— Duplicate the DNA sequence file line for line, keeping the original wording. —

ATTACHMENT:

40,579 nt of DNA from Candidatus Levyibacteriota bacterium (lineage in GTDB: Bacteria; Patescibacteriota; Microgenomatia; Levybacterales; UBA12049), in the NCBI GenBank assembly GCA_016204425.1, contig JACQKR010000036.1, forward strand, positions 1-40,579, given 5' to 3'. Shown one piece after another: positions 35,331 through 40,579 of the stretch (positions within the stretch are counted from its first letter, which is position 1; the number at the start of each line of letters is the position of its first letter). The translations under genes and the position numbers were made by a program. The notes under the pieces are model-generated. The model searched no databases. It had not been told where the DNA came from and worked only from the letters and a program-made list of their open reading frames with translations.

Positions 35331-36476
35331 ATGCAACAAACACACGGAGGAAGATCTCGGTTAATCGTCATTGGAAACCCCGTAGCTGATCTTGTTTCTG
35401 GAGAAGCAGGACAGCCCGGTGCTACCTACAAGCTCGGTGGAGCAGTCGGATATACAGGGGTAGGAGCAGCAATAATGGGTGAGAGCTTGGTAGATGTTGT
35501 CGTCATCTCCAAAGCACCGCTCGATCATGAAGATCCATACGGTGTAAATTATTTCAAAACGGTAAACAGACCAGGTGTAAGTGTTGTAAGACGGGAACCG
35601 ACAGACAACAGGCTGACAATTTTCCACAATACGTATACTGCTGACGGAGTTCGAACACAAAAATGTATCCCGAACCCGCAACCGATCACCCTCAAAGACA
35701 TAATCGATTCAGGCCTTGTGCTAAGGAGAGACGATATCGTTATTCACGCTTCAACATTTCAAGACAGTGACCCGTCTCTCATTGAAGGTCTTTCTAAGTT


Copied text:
40,579 nt of DNA from Candidatus Levyibacteriota bacterium (lineage in GTDB: Bacteria; Patescibacteriota; Microgenomatia; Levybacterales; UBA12049), in the NCBI GenBank assembly GCA_016204425.1, contig JACQKR010000036.1, forward strand, positions 1-40,579, given 5' to 3'. Shown one piece after another: positions 35,331 through 40,579 of the stretch (positions within the stretch are counted from its first letter, which is position 1; the number at the start of each line of letters is the position of its first letter). The translations under genes and the position numbers were made by a program. The notes under the pieces are model-generated. The model searched no databases. It had not been told where the DNA came from and worked only from the letters and a program-made list of their open reading frames with translations.

Positions 35331-36476
35331 ATGCAACAAACACACGGAGGAAGATCTCGGTTAATCGTCATTGGAAACCCCGTAGCTGATCTTGTTTCTG
35401 GAGAAGCAGGACAGCCCGGTGCTACCTACAAGCTCGGTGGAGCAGTCGGATATACAGGGGTAGGAGCAGCAATAATGGGTGAGAGCTTGGTAGATGTTGT
35501 CGTCATCTCCAAAGCACCGCTCGATCATGAAGATCCATACGGTGTAAATTATTTCAAAACGGTAAACAGACCAGGTGTAAGTGTTGTAAGACGGGAACCG
35601 ACAGACAACAGGCTGACAATTTTCCACAATACGTATACTGCTGACGGAGTTCGAACACAAAAATGTATCCCGAACCCGCAACCGATCACCCTCAAAGACA
35701 TAATCGATTCAGGCCTTGTGCTAAGGAGAGACGATATCGTTATTCACGCTTCAACATTTCAAGACAGTGACCCGTCTCTCATTGAAGGTCTTTCTAAGTT